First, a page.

A personal insolvency agreement (PIA) is one of two agreement options available. A PIA, also known as a Part X (10), is a legally binding agreement between you and your creditors[?].
PIA's can be a flexible way to come to an arrangement to settle debts without becoming bankrupt.
A personal insolvency agreement involves:
- The appointment of a trustee[?] to take control of your property and make an offer to your creditors.
- The offer may be to pay part or all of your debts by instalments or a lump sum.
Other important information you need to know includes:
- There are no debt, asset or income limits to be eligible for a PIA.
- The length of your PIA will depend on what you negotiate with your trustee and creditors.
- You may retain your assets (such as house or car) if the terms of the agreement allow.
- Fees apply to process, propose and manage the agreement. You must speak to a trustee about the fees they may charge.
- You may not be released from all debts, for further information see: What debts does a personal insolvency agreement cover?
Financial counsellors can help and are available in every state and territory. Their services can be free, independent and confidential. They can provide advice about your financial situation and recommend the best option for you to deal with unmanageable debt.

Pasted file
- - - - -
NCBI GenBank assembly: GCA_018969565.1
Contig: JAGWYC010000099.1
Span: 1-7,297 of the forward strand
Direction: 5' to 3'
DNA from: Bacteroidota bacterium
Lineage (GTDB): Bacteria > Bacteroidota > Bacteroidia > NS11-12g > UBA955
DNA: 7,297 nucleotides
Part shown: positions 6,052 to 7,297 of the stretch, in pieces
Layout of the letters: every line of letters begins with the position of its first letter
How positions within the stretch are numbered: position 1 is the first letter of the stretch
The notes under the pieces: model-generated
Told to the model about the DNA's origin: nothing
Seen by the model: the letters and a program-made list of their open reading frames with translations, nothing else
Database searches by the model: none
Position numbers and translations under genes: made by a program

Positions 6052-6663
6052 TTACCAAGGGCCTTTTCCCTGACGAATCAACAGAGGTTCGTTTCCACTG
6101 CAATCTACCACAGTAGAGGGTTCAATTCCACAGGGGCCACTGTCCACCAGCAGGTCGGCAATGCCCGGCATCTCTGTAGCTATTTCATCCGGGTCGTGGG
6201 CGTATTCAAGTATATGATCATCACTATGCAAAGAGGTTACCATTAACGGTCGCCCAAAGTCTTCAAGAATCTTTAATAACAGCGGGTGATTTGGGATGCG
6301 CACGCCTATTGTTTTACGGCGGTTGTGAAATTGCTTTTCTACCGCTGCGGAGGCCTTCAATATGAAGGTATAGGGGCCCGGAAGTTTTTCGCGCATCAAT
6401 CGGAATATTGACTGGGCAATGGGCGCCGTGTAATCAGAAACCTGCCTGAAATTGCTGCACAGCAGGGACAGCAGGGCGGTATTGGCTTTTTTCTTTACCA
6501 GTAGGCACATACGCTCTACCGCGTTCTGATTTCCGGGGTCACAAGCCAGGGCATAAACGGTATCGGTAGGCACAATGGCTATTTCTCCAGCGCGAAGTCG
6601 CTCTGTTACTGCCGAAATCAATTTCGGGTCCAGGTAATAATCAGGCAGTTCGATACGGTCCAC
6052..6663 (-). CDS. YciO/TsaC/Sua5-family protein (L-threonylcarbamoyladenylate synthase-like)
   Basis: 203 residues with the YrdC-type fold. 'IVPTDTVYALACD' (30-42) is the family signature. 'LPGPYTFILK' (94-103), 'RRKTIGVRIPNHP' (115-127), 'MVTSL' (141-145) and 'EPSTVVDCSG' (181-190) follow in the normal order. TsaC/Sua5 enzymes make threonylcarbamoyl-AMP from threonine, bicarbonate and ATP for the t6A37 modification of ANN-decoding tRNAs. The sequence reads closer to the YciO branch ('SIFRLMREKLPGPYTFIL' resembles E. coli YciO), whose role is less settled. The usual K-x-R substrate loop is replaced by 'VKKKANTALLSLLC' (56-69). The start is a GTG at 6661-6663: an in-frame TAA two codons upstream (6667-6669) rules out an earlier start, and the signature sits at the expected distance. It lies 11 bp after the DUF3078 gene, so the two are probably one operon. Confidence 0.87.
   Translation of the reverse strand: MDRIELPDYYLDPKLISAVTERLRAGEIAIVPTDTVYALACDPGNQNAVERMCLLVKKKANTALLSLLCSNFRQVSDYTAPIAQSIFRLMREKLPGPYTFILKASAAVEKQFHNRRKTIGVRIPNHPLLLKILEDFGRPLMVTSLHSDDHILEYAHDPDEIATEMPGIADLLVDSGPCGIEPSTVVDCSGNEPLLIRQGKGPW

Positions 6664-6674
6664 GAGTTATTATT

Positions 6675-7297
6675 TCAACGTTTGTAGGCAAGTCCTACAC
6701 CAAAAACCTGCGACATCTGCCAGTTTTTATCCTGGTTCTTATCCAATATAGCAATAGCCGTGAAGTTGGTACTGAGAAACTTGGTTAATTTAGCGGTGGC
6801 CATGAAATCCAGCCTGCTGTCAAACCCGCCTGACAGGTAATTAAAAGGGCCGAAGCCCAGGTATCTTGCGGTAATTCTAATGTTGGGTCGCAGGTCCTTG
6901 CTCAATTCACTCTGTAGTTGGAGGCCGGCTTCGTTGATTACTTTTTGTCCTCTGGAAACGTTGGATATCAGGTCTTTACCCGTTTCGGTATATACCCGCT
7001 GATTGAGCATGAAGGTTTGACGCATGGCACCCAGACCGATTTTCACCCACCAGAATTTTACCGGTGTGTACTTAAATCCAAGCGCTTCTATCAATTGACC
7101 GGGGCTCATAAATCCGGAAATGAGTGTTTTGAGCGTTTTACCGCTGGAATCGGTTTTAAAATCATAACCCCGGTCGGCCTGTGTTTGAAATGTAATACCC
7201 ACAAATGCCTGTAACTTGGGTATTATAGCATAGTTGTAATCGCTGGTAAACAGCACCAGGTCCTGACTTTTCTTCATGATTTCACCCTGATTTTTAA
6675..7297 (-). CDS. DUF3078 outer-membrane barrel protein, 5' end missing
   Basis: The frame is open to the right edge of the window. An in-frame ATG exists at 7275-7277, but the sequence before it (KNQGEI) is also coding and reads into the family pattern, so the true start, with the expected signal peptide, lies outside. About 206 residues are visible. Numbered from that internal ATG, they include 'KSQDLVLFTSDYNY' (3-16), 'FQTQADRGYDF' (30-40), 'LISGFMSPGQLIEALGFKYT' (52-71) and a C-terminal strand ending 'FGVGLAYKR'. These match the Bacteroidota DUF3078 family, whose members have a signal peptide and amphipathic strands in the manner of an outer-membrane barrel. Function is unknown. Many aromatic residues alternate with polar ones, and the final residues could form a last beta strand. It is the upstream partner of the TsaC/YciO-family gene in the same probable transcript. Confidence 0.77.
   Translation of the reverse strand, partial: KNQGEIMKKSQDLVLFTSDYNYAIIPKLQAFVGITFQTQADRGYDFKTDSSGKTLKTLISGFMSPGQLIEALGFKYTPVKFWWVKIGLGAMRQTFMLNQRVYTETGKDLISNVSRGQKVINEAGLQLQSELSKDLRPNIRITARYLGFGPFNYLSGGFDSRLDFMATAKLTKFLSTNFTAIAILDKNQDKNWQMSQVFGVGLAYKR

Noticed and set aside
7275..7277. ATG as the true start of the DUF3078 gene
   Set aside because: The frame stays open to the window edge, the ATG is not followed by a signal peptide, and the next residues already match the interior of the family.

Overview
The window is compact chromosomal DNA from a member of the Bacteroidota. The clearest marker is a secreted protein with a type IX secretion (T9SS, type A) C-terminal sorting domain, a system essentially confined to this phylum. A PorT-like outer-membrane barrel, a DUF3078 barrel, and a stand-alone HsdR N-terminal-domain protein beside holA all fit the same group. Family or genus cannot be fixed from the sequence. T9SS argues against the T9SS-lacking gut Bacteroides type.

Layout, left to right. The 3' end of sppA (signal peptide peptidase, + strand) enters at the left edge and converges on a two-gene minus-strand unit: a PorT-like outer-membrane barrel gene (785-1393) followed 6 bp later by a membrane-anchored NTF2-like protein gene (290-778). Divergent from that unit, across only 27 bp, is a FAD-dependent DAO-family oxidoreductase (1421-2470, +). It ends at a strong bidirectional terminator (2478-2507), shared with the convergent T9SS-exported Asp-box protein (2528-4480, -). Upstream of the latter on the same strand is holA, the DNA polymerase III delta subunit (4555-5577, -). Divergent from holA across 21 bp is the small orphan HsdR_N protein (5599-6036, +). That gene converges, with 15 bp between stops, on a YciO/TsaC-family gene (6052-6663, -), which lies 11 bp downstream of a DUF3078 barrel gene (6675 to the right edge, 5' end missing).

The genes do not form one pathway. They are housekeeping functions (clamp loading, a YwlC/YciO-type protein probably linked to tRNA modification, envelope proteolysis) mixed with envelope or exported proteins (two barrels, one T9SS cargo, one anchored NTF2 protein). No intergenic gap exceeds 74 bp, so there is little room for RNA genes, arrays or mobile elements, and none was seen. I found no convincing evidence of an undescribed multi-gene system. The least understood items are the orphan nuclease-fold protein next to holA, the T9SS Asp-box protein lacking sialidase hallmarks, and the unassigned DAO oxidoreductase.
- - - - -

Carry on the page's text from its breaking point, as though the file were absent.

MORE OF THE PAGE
For more information see: Get help with debt decisions.
Know your options
A PIA is just one formal option available under the Bankruptcy Act[?] to manage your debt. Other formal options include 21 day relief, debt agreements and bankruptcy. There are also other options available (such as coming to an agreement with your creditors).
For more information see: What are my options for dealing with unmanageable debt?
Understand the consequences
Entering a PIA may have a serious impact on you. It may affect your employment, ability to get credit and will appear on a public register permanently.
For more information see: What are the consequences of a personal insolvency agreement?
There are fees to propose, lodge and manage a PIA. The fees between trustees vary, discuss with them what their fees cover before you decide to go ahead. The total set up fee and any ongoing fees should be in your proposal.
It depends on the agreement you and your trustee negotiate with your creditors. Normally this is when the trustee has made the final payment to your creditors. Contact a trustee to discuss how long the PIA will last.